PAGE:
Monday, January 19, 2009
The Saga of Beowulf
The Saga of Beowulf
by R. Scot Johns
(Fantasy Castle Books / 0-982-15380-5 / 978-0-982-15380-2 / October 2008 / 640 pages / $14.95 / $13.45 Amazon)
Reviewed by Dr. Al Past for PODBRAM
It would be hard to find anyone in the English speaking world who has never heard of Beowulf. Most could tell you he was the hero of "some old poem" who killed "that monster, Grendel." Some younger people might have seen the comic book-like movie flaunting its digitalized special effects, but most of the population will have had to have read parts of it in school, in translation.
Not many will remember why they had to read it in school, but there's a good reason: it's the first identifiable work of literature written in English. The problem is it must be read in translation (unless one is a graduate student in English, perhaps) because it was the language spoken when part of the Germanic languages split off and became modern English. We call that founding language Anglo-Saxon, or Old English. Supposedly, the verses in which the Beowulf story is told constitute very powerful poetry, but very few are able to appreciate it today. It takes work to pick out a single understandable word in two or three lines of verse, and a semester or two of college-level study to get comfortable with it.
The story itself, of the hero Beowulf saving a neighboring tribe of Danes from the horrible Grendel, and later from his equally horrible mother, ultimately becoming king of his own tribe, the Geats, and dying while saving them from a ferocious fire dragon, is a dramatic one. But in addition to the language problem, the tale is made even harder to appreciate by virtue of apparently being written down by two different people hundreds of years after Beowulf lived, by the fragments of the manuscript which have disappeared, and by its being compressed possibly for purposes of recitation.
All this is by way of saying that there is a terrific story here, but how to make it accessible to today's typical readers? Author R. Scot Johns has the answer: spend ten years researching the poem and the historical documents of the era, and weave it all into a novel, a novel of 630 pages. The result of this impressive scholarship is a labor of love: an astoundingly readable, satisfyingly meaty historical tale of fierce battles, of intricate clan ties and loyalty, of Norse folklore, and of characters who develop over time to stand as distinct personalities that were only dimly glimpsed in the ancient version.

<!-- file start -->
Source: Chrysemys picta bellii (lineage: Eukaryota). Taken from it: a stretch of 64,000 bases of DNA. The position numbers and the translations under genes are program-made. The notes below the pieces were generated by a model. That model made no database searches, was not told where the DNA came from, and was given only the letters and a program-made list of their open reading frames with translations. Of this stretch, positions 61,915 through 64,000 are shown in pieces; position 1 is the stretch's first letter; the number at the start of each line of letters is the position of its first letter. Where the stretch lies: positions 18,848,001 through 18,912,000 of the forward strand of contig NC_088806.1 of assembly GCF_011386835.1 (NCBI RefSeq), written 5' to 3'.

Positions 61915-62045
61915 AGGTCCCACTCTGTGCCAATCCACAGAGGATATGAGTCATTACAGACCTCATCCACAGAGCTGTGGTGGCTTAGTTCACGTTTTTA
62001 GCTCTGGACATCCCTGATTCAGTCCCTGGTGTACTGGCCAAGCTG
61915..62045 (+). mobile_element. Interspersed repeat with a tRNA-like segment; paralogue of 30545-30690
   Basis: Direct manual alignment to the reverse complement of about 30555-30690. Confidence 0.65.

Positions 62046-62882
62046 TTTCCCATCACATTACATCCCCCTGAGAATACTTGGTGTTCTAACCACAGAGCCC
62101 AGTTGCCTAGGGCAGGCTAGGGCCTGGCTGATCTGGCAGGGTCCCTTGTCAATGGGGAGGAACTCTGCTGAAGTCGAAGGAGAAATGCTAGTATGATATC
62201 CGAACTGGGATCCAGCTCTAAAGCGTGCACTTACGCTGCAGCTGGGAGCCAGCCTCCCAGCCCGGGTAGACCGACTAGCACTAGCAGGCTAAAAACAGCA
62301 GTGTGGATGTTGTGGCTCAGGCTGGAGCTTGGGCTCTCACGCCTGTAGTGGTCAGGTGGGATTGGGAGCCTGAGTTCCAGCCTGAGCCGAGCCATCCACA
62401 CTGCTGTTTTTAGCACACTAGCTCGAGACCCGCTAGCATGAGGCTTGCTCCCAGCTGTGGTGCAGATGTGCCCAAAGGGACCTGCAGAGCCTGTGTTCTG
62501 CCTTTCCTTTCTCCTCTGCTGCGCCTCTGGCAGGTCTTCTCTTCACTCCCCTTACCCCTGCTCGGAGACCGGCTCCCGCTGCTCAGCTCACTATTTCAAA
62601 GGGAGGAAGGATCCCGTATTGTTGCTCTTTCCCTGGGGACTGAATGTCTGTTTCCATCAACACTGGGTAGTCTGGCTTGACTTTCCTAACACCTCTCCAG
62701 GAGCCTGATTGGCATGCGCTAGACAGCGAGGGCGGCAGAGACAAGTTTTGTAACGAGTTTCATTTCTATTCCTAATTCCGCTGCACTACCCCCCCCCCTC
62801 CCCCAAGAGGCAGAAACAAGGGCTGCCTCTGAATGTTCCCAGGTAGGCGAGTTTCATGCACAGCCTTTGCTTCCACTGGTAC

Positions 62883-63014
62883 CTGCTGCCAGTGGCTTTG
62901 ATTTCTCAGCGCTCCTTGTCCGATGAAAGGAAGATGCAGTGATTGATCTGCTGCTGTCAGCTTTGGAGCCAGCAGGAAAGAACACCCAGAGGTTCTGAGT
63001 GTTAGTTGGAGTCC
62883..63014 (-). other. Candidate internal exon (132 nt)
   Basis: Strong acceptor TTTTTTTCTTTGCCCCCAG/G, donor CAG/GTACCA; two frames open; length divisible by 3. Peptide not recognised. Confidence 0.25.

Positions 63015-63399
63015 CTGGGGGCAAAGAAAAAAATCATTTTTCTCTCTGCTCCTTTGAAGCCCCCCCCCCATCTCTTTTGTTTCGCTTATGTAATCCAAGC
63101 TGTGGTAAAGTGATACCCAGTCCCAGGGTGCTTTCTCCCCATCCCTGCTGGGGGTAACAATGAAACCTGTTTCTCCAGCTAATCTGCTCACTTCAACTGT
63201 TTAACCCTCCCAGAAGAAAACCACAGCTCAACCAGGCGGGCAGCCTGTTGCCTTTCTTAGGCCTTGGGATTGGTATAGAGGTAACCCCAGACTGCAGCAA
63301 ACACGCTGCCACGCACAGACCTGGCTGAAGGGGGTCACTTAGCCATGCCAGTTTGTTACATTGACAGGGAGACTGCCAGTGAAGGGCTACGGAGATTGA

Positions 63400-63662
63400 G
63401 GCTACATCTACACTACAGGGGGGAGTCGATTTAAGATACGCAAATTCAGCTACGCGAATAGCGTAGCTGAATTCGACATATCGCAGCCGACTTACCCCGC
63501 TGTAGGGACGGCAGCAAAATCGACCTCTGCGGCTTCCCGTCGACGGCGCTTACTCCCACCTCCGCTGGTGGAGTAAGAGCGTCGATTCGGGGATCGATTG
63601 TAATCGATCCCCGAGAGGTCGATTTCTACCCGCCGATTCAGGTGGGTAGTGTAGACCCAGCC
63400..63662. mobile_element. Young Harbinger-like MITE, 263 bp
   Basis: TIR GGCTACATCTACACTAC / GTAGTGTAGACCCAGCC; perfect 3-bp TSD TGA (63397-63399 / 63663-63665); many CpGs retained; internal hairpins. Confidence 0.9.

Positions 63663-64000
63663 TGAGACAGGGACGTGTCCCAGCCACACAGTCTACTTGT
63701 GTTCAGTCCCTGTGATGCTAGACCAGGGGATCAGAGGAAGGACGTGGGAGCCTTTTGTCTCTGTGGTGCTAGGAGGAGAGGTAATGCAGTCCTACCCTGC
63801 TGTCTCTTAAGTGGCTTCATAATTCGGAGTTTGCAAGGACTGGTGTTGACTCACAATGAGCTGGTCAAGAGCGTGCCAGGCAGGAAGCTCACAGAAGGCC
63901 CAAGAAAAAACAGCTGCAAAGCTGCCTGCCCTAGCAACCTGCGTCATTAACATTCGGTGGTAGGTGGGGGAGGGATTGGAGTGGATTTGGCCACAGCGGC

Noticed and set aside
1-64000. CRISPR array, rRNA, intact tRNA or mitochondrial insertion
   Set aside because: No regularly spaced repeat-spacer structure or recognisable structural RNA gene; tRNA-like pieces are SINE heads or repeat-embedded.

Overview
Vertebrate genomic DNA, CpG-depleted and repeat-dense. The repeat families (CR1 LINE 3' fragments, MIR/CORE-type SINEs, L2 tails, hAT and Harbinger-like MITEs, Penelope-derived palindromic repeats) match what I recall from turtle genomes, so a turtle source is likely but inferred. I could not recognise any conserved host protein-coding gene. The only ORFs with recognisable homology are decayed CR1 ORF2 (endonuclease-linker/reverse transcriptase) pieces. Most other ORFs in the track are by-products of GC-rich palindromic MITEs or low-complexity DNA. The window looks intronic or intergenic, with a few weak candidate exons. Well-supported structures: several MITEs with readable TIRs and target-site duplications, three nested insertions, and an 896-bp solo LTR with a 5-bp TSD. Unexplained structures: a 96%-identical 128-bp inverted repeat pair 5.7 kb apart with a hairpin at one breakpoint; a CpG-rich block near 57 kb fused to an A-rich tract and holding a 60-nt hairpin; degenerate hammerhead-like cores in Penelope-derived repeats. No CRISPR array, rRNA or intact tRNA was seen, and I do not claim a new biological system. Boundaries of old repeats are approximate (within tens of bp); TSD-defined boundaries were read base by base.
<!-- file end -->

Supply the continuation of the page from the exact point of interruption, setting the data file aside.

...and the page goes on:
As to how Mr. Johns managed all this, he has a website (fantasycastlebooks.com) with extensive and interesting author's notes laying out the documents and the manner of stitching them into one continuous narrative. The book itself has glossaries of names and places, and a map of ancient Scandinavia, but these are helpful only when needed and do not intrude on the continuity of the story. There are no footnotes, for example.
One might reasonably ask, "What possible prose style would suit ancient poetry rendered into a modern novel?" Mr. John's solution seems to be rather a hybrid: in places he uses what feels like Old Norse hyperbole, and in others a more sensitively observed, human-scaled style. Since the original story featured heroic deeds of strong, brave men with large swords, chain mail, and horns on their helmets fighting monsters with mythic abilities, exaggeration is only fitting, and faithful to the original. In other places, when warranted, the style eases into a more comfortable, conventional narrative, with few flights of bellicose elaboration. It retains the feel of an ancient story, yet can be enjoyed comfortably and without rescanning the lines.
As a reviewer of books, I'm inclined to want to march right through a text. At the same time, I found myself enjoying the story and wishing to slow down and immerse myself in it. Torn between these two desires, I noted that Grendel and his mother had been dealt with by the halfway point. What, I asked myself, could possibly fill the rest of the pages?
To my surprise, I found I enjoyed the second half even more than the first, with accounts of battles with normal humans (well, ancient Swedes, anyway), an ill-advised raid into Frankish territory, sea voyages, Frankish politics and military maneuvers, the puzzle of Roman ruins, struggles over kingly succession and tribal politics, courtship, and more small doses of mythology: stone-eating trolls, fearsome dwarfs, and, overseeing all, the three Fates of Norse mythology, spinning out the threads of lives, measuring and cutting them when the time comes. It's all cleanly written and edited, a few errant apostrophes notwithstanding.
Mr. Johns' version of Beowulf is a terrific bargain at its current selling price. It should appeal to, and delight, those who like the original poem, those who enjoy the sword and sorcerer/dungeons and dragons type of yarn, lovers of historical fiction, and the many readers who are tired of the same old formulas and wish for something completely different. It would be an excellent choice to read the summer before signing up for an Old English course. If only I had had it back then!
See Also: The Author's Website